On 7 March 2018 at 21:25, Jason R. Coombs <jar...@jaraco.com> wrote:
> I agree with Donald on prematurely creating branches. A branch is only useful 
> if it has a commit on it.

+1 I wasn't particularly thinking of actual git branches, more whether
we needed somewhere for "things that can be released now" vs "things
that need some time to complete". On reflection, I prefer an approach
where master should be ready to release at all times. Release blocker
bugs should be extremely rare (as they imply we put something on
master that makes pip basically unusable).

> I approach maintenance slightly differently. I try to avoid leaving master 
> unreleased at any point. Any changes to master get released near-immediately. 
> The only time a branch is needed is when a back port of a bug fix is needed.

I'm quite happy to consider the idea that we increase the pace of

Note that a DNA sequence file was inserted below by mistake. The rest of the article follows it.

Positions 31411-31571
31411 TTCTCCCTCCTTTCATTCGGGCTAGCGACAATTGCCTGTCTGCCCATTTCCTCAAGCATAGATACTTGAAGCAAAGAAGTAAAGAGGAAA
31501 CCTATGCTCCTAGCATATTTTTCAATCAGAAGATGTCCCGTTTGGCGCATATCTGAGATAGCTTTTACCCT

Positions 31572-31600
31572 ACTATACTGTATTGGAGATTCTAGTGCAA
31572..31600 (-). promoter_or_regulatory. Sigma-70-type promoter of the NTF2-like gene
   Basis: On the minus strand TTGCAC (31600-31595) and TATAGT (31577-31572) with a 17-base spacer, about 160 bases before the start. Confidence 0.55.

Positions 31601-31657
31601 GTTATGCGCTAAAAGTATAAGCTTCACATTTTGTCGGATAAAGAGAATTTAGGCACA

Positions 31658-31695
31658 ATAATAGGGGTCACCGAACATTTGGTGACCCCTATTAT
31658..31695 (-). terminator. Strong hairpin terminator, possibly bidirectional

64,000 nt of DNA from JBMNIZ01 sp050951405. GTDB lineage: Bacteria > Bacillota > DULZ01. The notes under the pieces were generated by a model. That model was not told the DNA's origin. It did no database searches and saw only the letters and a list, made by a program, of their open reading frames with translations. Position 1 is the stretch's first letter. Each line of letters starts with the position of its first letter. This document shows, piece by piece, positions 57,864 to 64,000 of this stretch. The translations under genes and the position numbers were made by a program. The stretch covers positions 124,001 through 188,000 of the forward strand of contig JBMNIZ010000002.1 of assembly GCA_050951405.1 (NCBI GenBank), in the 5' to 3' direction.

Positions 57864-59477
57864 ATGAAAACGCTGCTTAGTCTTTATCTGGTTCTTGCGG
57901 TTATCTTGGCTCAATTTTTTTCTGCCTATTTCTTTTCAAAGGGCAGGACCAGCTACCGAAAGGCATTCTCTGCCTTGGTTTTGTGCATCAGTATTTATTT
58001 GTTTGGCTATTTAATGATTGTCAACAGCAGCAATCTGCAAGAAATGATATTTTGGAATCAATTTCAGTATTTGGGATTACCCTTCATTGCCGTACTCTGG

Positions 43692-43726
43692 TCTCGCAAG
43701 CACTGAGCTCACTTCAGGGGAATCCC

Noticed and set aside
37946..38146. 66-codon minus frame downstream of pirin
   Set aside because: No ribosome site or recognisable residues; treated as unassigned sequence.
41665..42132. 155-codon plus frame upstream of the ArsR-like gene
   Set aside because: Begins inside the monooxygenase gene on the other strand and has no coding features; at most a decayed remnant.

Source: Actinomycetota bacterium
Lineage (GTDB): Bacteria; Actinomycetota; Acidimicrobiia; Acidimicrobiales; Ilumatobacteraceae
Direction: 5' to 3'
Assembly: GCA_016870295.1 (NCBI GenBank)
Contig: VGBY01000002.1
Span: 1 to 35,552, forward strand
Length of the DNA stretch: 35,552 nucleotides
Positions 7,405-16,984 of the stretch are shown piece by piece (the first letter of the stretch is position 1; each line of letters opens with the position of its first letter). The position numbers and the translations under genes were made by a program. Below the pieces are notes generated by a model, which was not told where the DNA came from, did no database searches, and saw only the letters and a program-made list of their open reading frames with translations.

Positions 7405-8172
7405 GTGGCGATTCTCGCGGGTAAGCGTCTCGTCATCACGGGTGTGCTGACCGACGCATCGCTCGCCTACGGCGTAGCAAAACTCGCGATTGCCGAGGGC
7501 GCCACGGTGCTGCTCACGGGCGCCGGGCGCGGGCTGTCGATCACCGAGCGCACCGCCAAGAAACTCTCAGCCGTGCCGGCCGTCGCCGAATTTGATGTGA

releases and work on the basis of master having to always be in a
releasable state. Prior to the pip 10 complications, that's
essentially how we always worked. Lesson learned, I think :-)

> This approach gives maintainers continuous stability and quick, uncomplicated 
> feedback and simple rollback when something breaks unexpectedly. I think I’ve 
> only once or twice had to release a bug fix for an older version of a library.
> In this environment, each contrib or batch of accepted contribs creates its 
> own release, and the scope of that release is determined by semver and the 
> impact of those changes. It’s minimally branchy, responsive, while giving 
> users the greatest level of control over which functionality they opt into.
> Without this approach and a mechanical release process, there’s no way I 
> could maintain 117 packages (thanks to warehouse, I now know that’s how many 
> I own/maintain), which is why I recommend it.

I'd certainly be interested in exploring this option. Once pip 10 is
out of the door, I'll look into this in more detail. I'll probably be
back with some more questions :-)


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